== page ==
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    I will not rock the boat. I bowl in a wood lane and wood approach center. I bowled in street shoes for years to get the rev rate and lift on the ball. Every year when I go to nationals (synthetic approaches) my knee would light on fire. I have since started using bowling shoes and have seen an average increase of about 15 pins. My knees don't bother me and I get under the ball becuase of my increased knee bend while sliding. I was a huge advocate for not sliding for years, but now I see the benefits in it, and recommend sliding to all of my students.
    Daniel Mareina
    Storm Staff Member
    Bowling Center Manager/Pro Shop Operator/Bowling Coach

  5. #5
    SandBagger WAC4504's Avatar
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    Once again no need to rock the boat, I find that bending at the knees and getting low makes all the difference in my game.I used to have a more bend over/upright approach with very little to slide, and found that my knees were hurting all the time. But by getting low,and sliding to a stop with my back straight, I'v increased my speed, revs, accuracy, and I'm able to stay behind the ball now. Your choice, but I vote slide.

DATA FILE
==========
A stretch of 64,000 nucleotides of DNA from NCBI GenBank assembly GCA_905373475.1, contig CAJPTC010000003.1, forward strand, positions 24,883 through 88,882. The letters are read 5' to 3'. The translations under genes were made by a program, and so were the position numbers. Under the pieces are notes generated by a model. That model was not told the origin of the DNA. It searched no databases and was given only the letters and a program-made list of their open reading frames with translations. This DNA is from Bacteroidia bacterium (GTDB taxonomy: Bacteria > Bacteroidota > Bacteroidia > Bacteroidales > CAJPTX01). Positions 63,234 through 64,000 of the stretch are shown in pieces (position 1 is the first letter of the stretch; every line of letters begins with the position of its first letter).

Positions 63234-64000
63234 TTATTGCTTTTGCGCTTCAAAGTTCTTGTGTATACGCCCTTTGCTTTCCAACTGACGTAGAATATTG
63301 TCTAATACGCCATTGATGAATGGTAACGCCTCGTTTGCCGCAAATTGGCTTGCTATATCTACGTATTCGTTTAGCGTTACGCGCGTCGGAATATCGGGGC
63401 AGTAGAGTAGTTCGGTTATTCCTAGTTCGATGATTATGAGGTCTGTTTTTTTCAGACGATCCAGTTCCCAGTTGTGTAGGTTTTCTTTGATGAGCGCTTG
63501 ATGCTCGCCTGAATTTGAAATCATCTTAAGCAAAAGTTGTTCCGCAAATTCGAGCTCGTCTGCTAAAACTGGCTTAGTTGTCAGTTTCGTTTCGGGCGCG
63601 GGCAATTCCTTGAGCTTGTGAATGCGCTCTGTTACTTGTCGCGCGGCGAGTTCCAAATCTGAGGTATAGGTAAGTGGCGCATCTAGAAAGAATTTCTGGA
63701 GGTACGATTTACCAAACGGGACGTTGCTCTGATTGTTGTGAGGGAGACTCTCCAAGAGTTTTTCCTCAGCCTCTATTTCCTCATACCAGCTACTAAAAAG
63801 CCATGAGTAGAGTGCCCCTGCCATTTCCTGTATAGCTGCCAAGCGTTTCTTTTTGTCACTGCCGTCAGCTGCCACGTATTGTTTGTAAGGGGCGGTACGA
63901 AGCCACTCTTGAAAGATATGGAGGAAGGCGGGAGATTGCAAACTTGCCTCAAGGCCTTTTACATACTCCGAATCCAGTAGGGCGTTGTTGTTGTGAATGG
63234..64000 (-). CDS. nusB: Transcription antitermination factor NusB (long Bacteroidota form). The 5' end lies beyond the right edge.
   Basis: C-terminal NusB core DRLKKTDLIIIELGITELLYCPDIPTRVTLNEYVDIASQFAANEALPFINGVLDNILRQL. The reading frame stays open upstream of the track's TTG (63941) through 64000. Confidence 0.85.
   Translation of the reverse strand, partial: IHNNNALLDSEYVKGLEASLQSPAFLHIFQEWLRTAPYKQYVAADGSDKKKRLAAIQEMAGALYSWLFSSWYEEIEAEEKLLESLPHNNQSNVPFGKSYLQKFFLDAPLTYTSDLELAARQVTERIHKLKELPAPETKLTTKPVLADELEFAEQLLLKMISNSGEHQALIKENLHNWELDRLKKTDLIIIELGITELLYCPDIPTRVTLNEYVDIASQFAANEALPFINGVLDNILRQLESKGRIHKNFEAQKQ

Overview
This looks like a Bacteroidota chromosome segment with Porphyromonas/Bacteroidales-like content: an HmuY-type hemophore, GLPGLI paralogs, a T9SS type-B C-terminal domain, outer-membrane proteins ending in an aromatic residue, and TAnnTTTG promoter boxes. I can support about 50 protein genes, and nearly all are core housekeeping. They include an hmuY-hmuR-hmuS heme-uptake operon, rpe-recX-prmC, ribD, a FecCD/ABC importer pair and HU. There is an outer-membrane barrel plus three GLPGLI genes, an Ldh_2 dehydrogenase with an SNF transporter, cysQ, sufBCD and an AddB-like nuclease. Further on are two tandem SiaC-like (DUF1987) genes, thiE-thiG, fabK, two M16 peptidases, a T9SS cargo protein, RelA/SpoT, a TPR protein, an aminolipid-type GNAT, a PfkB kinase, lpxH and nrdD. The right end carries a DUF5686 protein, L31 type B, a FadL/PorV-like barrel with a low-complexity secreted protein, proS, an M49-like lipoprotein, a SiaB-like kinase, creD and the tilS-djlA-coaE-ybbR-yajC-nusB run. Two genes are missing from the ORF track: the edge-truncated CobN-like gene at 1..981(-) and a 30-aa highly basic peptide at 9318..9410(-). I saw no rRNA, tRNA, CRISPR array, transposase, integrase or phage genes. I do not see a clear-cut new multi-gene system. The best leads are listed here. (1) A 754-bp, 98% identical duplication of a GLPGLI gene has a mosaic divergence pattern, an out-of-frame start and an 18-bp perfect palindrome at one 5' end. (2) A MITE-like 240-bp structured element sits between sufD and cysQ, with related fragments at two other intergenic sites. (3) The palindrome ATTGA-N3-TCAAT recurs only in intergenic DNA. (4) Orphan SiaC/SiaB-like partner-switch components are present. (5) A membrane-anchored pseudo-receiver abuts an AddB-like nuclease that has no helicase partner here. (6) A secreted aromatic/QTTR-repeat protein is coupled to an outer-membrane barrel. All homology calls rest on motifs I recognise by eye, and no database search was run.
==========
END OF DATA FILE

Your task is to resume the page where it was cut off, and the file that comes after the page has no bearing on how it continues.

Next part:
Good luck and good bowling
    Bill

  6. #6

    Default

    Why thank you for all of the respectful and well educated and experienced bowlers out there. I recently worked on my game and I have commited myself to a higher backswing creating arc and allowing gravity to take its course. By doing this, it allows me more foward momentum to actually slide and target specifically the shot a lot easier.

    Have a great new season and good bowling to all

    ALOHA from Hawaii

  7. #7

    Default Stick n' Rip.

    "Not to slide"!.

    I'm 26 years old, and I have never had anything remotely close to a slide. Depending on how fluid your release is, you can also avoid putting excessive stress on your knees, hips, back and wrist. I'm a cranker, 215 average on wood / generally 225 on syn., and throw the ball around 17-18mph (18-5 preferred line, high axis tilt, high revs).

    Equipment wise, I bought a pair of Dexter SST 4 SE (black/gold). I then purchased a T1 Slide Sole (Rubber Traction) and removed the stock S8 slide pad on the slide foot (I'm right-handed). I cut the T1 sole to match my slide foot, and use the H1 Ultra Brakkz Heel as well. This gives me absolutely no slide. When my foot stops, my ball is already on the downswing though. Most stress comes from the bowlers that are literally stopping at the line at the peak of their backswing, which is putting a large amount of stress on the entire slide-foot side of the body (90% of it impacting the knee).